9/11 and the Numberless New Yorks
Something is coming. What it is, we don’t yet know. Already, we are anticipating; already, we are predicting the future. (The future is to the right. To the left is a shrinking emptiness that already looks naive. We should have known: something is coming. But what?)
The city, that’s what. But which city? Or city as essence? What follows will change “the city” that is already past—give it an address, or deny it one.
Of course it is. We knew that from the beginning. “The” told us so; “the” not only points but posits. But that’s not the end of it. “The city” is predicated: something is coming. And what about the nothing that the something is pushing back to our left? Already, it’s a memory.
The city is
The city is like many things: a storm, a machine, a dictionary, a disease. What will it be this time? Something is coming.
The city is like
The city is like poetry:
The words pass at the pace of walking. As tall as an average 12-year old, they are, in artist Jenny Holzer’s words, “slow and white and floating.” Ghostly, you might say. They glide from right to left, a few feet above eye level, across a wall 65 feet in width. They are made of light: patterns of on and off in hundreds of vertical strings of diodes behind glass panels. You can see only the individual points of light when you stare immediately ahead; to right and left, they fog into a general luminosity.
In front of the wall, with their backs to it, men in earpieces busy themselves at a marble-topped counter overlooking the lobby. They punctuate the counter, which extends the length of the wall, at regular intervals. In the marble’s sleek surface the words repeat themselves, inverted. They whisper across the guards’ bald heads, flicker in the metal security gates. They’re slivered in the glass panels of the swinging doors. They wrap slowly around the glass cylinders of the revolving doors, and pivot with their vanes as they turn. “They are also reflected in the metal bolts in the ceiling,” says Holzer, “and it looks like it’s unscrewing the ceiling.” She twirls her finger counterclockwise.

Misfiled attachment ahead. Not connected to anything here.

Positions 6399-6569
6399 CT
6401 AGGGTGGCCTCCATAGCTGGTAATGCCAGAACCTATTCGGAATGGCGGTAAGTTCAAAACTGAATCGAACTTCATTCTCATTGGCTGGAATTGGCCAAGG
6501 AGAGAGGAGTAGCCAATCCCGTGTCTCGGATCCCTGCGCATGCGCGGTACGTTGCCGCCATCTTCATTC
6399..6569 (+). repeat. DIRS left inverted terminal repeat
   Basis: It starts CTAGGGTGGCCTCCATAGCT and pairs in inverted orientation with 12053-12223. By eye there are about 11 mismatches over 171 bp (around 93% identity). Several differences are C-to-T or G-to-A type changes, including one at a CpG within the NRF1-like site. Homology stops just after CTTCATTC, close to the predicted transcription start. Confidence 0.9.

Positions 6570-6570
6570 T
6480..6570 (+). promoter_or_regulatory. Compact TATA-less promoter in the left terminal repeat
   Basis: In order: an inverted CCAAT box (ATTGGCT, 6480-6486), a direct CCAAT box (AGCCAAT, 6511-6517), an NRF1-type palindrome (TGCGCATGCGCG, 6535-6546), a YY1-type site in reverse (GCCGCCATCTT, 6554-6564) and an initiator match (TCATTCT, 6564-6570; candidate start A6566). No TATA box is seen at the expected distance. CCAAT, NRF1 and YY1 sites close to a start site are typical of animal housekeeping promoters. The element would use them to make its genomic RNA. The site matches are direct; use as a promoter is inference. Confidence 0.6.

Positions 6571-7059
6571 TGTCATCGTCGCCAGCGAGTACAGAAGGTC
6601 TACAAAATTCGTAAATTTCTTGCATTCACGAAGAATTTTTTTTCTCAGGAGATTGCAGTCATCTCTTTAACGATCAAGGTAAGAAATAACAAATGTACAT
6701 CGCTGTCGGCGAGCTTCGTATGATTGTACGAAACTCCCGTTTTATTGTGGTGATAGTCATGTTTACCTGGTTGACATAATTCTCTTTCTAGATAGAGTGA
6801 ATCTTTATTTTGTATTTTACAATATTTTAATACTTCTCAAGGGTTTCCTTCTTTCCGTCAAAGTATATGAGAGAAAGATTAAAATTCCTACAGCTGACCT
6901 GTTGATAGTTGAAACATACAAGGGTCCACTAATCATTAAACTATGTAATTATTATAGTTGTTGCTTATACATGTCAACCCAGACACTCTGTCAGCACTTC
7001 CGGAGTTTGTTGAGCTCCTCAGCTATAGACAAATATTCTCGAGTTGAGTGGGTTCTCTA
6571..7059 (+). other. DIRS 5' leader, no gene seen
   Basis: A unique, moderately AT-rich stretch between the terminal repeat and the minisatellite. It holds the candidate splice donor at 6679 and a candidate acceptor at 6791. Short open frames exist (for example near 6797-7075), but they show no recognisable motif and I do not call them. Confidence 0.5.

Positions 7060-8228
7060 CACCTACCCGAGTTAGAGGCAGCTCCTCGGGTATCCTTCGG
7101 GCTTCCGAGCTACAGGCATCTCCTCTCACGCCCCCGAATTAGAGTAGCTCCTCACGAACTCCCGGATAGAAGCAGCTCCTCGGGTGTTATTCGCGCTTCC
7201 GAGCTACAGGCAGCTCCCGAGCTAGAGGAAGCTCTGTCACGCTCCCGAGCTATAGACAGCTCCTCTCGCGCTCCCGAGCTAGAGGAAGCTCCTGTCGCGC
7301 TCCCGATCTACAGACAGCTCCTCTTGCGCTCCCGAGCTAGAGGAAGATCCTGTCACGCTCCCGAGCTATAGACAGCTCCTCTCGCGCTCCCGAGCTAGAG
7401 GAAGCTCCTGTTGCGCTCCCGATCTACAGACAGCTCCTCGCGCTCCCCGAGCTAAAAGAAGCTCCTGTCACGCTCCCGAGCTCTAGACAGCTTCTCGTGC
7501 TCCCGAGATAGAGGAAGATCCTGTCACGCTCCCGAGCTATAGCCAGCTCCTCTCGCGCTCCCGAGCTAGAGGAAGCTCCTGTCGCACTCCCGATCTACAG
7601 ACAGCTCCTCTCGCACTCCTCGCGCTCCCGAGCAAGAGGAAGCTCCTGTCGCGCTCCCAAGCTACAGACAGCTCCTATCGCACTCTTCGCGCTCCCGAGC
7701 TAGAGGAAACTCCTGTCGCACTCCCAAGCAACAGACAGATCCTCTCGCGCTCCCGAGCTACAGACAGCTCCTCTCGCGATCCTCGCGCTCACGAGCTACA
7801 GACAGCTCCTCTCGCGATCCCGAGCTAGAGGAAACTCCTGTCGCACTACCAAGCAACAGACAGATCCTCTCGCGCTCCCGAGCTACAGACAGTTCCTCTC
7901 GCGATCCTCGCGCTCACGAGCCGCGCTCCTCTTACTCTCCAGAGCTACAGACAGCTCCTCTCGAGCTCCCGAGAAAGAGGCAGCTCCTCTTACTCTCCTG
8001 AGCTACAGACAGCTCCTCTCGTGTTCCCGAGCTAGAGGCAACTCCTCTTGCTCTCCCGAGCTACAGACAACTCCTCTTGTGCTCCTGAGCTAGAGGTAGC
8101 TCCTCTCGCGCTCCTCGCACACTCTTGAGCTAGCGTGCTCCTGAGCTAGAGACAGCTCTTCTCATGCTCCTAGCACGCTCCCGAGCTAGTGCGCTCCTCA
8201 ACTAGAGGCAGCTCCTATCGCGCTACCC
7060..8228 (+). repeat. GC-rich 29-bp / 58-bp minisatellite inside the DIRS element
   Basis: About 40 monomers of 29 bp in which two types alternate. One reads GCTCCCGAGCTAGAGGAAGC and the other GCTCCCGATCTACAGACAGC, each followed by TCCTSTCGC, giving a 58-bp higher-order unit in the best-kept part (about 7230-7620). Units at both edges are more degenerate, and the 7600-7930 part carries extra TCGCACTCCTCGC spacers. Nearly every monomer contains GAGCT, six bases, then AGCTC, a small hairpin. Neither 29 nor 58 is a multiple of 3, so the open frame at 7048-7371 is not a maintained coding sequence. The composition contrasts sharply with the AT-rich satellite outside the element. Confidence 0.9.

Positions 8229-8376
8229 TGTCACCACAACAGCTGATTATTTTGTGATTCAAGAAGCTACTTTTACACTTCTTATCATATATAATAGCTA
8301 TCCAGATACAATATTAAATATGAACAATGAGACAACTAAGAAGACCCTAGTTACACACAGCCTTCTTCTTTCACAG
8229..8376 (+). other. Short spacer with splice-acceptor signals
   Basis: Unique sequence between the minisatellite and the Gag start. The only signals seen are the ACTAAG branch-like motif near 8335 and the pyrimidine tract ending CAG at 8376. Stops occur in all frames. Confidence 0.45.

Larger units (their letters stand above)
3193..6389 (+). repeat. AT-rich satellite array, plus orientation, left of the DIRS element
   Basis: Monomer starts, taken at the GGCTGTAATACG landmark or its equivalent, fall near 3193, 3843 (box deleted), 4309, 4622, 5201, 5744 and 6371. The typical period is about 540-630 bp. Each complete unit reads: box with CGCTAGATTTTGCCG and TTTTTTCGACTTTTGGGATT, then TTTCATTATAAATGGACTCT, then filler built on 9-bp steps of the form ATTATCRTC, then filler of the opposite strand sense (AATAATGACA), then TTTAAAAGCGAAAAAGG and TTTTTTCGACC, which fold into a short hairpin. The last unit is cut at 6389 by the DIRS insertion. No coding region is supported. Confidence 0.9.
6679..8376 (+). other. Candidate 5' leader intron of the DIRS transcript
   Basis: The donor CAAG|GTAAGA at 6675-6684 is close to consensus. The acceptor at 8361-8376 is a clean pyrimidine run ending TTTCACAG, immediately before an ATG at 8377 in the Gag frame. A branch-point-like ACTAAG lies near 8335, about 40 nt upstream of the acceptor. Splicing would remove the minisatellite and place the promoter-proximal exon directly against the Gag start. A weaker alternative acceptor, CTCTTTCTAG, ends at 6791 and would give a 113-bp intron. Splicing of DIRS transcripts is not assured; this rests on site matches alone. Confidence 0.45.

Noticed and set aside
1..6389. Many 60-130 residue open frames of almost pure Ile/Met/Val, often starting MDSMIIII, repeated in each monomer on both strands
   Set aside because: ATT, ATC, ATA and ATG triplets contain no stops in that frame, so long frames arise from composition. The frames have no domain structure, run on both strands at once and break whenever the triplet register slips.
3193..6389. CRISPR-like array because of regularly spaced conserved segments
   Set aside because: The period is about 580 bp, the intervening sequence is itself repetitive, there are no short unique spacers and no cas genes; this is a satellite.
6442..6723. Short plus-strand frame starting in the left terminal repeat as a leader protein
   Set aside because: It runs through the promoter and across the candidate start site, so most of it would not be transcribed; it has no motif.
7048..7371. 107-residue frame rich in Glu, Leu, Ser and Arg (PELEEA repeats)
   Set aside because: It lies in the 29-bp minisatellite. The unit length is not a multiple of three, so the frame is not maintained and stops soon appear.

This motion—twirling, scrolling—haunts this work, even making a ghostly visitation one night before the opening: “There were a series of small, almost stationary little tornadoes blowing clear trash bags around and around in front of the building,” Holzer said. “The bags never would settle, so it looked like these were souls. It was about 11 o’clock at night, and the zone was emptied out except for one guard in the lobby.” The text, too, goes round and round, though if you look away for a moment, you will have to wait 30-plus hours to find out what you missed. “It’s good that it’s an odd number,” Holzer says, “because it means that people who come to work at the same time likely never will get the same text.” In those 30-plus hours you could read texts by poets and architects and belle-lettrists. You could read poems and letters and travelogues. And you could read an entire book by E.B. White, Here Is New York, in which he writes, “The city is like poetry.”
The city is like poetry: it compresses all life, all races
and breeds, into a small island and adds music and the
accompaniment of internal engines. The island of Manhattan
is without doubt the greatest human concentrate on earth
“It,” here, is the city, but “it” is also poetry; poetry and the city are compressed into one in this “it” that, we are told, itself compresses “all life, all races and breeds”—just as Holzer’s piece compresses a plenary into something singular—an island—which is not just a figure for the compression of the city/poem, but a specific island, Manhattan.
We now have an answer to our earlier question. “The city” is not just any city. It is not the Platonic form of city. It is a specific city: New York.
But which New York? The New York of 1670 or 1948 or 2001?
Climbing out of the New York subway onto a lower Manhattan street corner is like opening a book in the middle. There is a strict architecture in which right angles predominate. Traffic is guided into lines. There are passing citations (GAP, CHASE) and block quotes. But everywhere there are endings and beginnings: a cemetery, dotted with full stops; a construction site. Often the two are one and the same: where one building falls, another rises.
The building housing Jenny Holzer’s piece is a new building, bright with optimism; but to its left, behind fences and scaffolding, is the gaping hole where the World Trade Center once stood. From the street outside, the words, flowing from right to left, seem to be pouring into that hole. To fill it up? To recapitulate a loss?